Jessica Lind Peterson sings beautifully as Allison, and breathes life into the character of this woman, both in glimpses of her free-spirited past and in her defiant observations as her body lies limp in the hospital bed. She radiates ethereal grace in the well-choreographed accident scene (staged by movement director Andy Frye). Zachary Stofer has done most of his stage work in Duluth, but is welcome to visit the Twin Cities more often, based on his beautifully wrought portrayal of Jake, making every moment believable, whether struggling for the words as he and Allison write their wedding vows, unleashing long-held anger against his brother, or unleashing the anguish of his broken heart. Stofer sings with warmth, making Jake's feelings keenly felt through song.
Kendall Ann Thompson is terrific as the Nurse, briskly efficient, using casual chatter to defuse tough moments, but revealing her own longings and tenderness as well. When she tells Jake that the flowers he has bought for Allison cannot be brought into the ICU (hospital policy) her words convey genuine compassion. Daniel S. Hines as Jake's brother Pastor Greg brings a necessary goofball persona to the role, but also an inner drive to be able to rise to the occasion. In spite of past failings he entertains Allison, along with the audience, with uninhibited abandon in a ridiculous number that merges pro wrestling with the pulpit. Norah Long, as Julie, completes the cast. Long has for many years been a Twin Cities theater mainstay, with leading roles in everything from classic musicals to operetta to edgy contemporary drama. This time, in a supporting role, Long feels more like comic relief than a substantial part of the story, until she draws it all together with the wrenching "Beautiful Life," and her stunning voice lets loose.
The show uses a very simple setting, focusing on the hospital bed and the chair that lifts Allison above the heavy hearts in her ICU room. Curtains like those that separate patients sharing a semi-private room are drawn around the stage during transitions, with lighting that allows us to see without fulling understanding what we seemuch as those gazing tenderly upon Allison might feel. Costumes serve the characters well, especially Julie's generic professional woman's attire.
The four-member band, with co-composer Riehle also serving as music director, provide appealing accompanimentat times overpowering the vocals, especially Peterson's softer voice, but otherwise in fine form.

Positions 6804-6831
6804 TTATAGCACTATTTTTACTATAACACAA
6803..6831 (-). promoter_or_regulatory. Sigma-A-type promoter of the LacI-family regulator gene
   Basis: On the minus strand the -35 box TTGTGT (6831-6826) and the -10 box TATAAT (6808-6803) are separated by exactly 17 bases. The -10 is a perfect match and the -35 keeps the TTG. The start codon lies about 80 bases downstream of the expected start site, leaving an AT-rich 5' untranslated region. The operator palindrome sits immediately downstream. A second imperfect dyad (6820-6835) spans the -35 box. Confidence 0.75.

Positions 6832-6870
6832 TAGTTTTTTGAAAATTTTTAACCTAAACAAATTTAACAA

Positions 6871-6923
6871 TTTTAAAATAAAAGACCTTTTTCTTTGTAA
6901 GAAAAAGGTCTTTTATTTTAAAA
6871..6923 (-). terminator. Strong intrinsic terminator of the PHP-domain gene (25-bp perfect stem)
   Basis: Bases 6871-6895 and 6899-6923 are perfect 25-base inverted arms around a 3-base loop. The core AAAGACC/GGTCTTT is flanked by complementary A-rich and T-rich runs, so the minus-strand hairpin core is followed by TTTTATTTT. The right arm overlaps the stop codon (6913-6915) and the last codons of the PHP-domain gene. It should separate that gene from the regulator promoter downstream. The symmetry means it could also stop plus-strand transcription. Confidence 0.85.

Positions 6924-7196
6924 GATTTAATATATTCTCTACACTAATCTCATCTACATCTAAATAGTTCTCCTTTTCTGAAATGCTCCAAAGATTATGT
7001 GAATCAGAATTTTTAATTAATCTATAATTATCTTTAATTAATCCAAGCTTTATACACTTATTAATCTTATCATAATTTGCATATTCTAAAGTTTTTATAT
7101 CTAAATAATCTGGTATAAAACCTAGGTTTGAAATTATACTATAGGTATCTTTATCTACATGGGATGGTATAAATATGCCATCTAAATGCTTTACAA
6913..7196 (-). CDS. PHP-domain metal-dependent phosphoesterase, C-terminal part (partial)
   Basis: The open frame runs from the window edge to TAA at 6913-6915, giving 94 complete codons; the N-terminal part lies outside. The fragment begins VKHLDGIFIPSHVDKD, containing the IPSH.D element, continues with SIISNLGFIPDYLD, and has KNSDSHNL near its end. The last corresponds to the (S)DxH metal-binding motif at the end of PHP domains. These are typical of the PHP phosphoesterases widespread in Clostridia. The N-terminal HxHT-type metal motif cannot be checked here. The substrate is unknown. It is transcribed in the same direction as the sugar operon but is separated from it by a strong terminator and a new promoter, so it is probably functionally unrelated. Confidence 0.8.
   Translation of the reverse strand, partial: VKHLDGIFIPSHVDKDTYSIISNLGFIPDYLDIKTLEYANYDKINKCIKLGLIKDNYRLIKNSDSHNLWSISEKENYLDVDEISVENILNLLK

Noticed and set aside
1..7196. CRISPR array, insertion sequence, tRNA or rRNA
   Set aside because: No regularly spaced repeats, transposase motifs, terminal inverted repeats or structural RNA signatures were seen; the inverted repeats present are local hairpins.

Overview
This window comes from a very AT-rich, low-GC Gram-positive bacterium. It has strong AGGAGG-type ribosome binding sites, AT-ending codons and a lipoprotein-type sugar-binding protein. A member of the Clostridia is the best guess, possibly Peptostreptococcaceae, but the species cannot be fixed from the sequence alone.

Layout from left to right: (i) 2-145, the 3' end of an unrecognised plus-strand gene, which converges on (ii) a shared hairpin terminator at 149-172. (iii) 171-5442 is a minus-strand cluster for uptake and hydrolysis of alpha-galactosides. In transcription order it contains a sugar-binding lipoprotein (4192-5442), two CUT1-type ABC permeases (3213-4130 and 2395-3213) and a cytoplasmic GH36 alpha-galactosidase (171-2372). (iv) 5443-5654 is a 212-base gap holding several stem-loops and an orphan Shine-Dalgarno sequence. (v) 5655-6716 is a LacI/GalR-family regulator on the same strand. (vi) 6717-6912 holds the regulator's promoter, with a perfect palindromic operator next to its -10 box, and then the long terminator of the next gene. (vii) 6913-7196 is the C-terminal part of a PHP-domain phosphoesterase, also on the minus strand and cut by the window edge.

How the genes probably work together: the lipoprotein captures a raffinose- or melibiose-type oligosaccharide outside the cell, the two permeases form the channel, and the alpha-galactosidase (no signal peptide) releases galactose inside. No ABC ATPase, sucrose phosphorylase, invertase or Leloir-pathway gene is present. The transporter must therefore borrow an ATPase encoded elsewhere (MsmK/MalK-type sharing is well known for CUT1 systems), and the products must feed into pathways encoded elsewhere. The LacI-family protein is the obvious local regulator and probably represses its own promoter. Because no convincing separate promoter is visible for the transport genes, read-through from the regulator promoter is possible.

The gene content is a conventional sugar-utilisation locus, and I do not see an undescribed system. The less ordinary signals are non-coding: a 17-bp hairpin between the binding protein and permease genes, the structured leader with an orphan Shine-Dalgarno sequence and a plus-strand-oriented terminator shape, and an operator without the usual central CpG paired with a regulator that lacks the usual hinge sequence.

As stated above, Jake is not permitted to bring a bouquet from the hospital gift shop into Allison's room. Yet the title suggests that flowers for the room matter a great deal. Without those tokens of love and hope resting in a vase, it is up to Jake, as well as Greg, Julie, and the Nurse to invent and sustain hope, if not to sustain Allison than for themselves. This small, gentle musical provides a glimpse into people with their hearts ripped open, grasping to make up for the absence of flowers in the room.
Flowers for the Room, through March 3, 2019, at Yellow Tree Theatre, 320 5th Ave SE, Osseo MN. Tickets $20.00 - $27.00; $10.00 rush tickets starting 30 minutes before each performance, pending availability. $3.00 per ticket discount for seniors (65+), students with valid ID and military veterans. For information and tickets call 763-493-8733 or visit YellowTreeTheatre.com.
Book: Jessica Lind Peterson: Lyrics: Blake Thomas; Music: Blake Thomas and Matt Riehle; Director: Jason Peterson; Musical Director and Arrangements: Matt Riehle; Director of Movement: Andy Frye; Set Design: Jeffrey Peterson; Costume Design: Sarah Bahr; Lighting Design: Courtney Schmitz; Sound Design: Peter Morrow; Prop Design: Abbee Warmboe; Fight Choreography: Santino Craven; Stage Manager: Brian Regan.
Cast: Daniel S. Hines (Pastor Greg), Norah Long (Julie), Jessica Lind Peterson(Allison), Matt Riehle (band member), Zachary Stofer (Jake), Blake Thomas (band member), Kendall Anne Thompson (Nurse).
Musicians: Christopher Peterson, Matt Riehle, Abbey Roemer and Blake Thomas.